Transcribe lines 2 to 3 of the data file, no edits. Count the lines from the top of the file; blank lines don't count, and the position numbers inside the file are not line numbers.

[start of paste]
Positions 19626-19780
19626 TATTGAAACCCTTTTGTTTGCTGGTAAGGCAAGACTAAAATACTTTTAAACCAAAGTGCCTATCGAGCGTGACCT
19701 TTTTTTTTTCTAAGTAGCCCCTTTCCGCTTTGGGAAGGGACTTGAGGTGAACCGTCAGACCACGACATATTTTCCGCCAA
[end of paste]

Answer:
19626 TATTGAAACCCTTTTGTTTGCTGGTAAGGCAAGACTAAAATACTTTTAAACCAAAGTGCCTATCGAGCGTGACCT
19701 TTTTTTTTTCTAAGTAGCCCCTTTCCGCTTTGGGAAGGGACTTGAGGTGAACCGTCAGACCACGACATATTTTCCGCCAA